For our video of the week this time, we have an MG factory publicity video that comes to us via Pathé. This film, Sports Car of the Year 1955-56, focuses on the newly introduced MGA. Starting with competition films from Le Mans, the Alpine Rally, and the Mille Miglia. The MGA, as most readers know, replaced the MG TF 1500 and represented a complete styling break from MG’s earlier sports cars – that styling having been developed for racing and records cars. Announced on September 26, 1955, the car was officially launched at the Frankfurt Motor Show. A total of 101,081 units were sold through the end of production in July 1962, the vast majority of which were exported. Only 5869 cars were sold on the home market, the lowest percentage of any British car. While now what one would call “impartial”, […]
There are many types of books in an MG collection. There are shop manuals, marque histories, racing stories, advertising records, and on and on. There are few however that standout is completely different. MG, Made In Abingdon: Echoes from the Shop Floor by Bob Frampton is one such book. This book is one of the few that while dealing with the MG factory, doesn’t actually have a ton of information about the cars. Instead, it is about the people and is told in their own words. MG, Made In Abingdon will give you a feel for the people and the time and the place made famous by the sacred octagon. In the book, we hear from the true voices behind the cars. We hear stories that range from tea-girls bringing cinnamon buns to the line-workers to fist fights in bars to men […]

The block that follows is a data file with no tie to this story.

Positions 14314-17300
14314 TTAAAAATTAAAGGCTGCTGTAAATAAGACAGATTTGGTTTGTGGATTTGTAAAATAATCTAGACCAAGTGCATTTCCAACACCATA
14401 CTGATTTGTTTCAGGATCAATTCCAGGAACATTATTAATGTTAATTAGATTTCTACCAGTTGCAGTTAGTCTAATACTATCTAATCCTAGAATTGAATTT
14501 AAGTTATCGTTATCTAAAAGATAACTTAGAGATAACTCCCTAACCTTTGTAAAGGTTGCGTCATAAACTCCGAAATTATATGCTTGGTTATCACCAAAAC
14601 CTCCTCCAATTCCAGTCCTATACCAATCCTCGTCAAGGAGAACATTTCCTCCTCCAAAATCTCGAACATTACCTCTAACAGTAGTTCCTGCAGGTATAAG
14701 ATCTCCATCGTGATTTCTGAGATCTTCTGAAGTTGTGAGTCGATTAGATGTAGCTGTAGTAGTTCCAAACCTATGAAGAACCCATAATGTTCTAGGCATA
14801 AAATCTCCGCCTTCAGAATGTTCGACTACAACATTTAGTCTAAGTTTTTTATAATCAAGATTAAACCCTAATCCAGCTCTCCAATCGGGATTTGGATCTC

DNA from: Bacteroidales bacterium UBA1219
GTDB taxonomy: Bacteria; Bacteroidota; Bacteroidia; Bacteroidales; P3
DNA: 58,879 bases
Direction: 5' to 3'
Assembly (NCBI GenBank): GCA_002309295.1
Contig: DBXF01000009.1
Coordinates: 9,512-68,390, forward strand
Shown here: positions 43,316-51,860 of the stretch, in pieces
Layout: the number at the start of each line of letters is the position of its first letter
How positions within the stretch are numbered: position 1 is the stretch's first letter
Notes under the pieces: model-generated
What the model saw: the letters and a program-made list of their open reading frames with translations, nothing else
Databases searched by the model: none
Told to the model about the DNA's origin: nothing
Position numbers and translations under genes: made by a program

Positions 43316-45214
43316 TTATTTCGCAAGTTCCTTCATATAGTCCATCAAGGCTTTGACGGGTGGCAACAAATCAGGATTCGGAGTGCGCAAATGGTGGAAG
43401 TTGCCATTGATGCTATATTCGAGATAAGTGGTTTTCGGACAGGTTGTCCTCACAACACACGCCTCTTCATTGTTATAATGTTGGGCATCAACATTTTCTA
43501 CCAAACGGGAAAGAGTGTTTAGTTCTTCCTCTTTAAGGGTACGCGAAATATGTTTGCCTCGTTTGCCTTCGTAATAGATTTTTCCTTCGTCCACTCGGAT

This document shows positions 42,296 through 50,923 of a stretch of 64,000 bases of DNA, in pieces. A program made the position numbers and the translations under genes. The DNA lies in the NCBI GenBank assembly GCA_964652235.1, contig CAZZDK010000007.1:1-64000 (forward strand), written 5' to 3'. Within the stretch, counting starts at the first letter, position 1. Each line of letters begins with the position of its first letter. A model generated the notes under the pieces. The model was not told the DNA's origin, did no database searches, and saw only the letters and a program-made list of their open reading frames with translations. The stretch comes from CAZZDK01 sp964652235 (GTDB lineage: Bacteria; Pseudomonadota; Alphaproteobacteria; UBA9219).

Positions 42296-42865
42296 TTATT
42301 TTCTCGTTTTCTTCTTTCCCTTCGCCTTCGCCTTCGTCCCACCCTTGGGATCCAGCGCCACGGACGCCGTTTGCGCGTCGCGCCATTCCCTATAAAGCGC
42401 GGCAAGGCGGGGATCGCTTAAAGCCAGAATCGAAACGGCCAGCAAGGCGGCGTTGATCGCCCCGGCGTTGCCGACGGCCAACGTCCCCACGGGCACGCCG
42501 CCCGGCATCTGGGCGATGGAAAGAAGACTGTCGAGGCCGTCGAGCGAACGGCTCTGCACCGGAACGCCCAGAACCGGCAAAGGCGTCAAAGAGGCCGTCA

Our video this week features a car you rarely see anymore, especially in the US, the Hillman Imp. The video takes a look at the production of the Hillman Imp at the plant in Linwood, Renfrewshire, Scotland. The program includes interviews with past members of the Linwood workforce. It also examines the wider workforce, trade union, management and government relationships which existed throughout much of UK manufacturing in the 1960’s and 70’s. The Hillman Imp was a small economy car made by the Rootes Group and its successor Chrysler Europe from 1963 until 1976. It was made in many different forms and in addition to the Hillman marque was also marketed as both Sunbeam and Singer. Unveiled in 1963 after much advance publicity, it was the first British mass-produced car with the engine block and cylinder head cast in aluminum.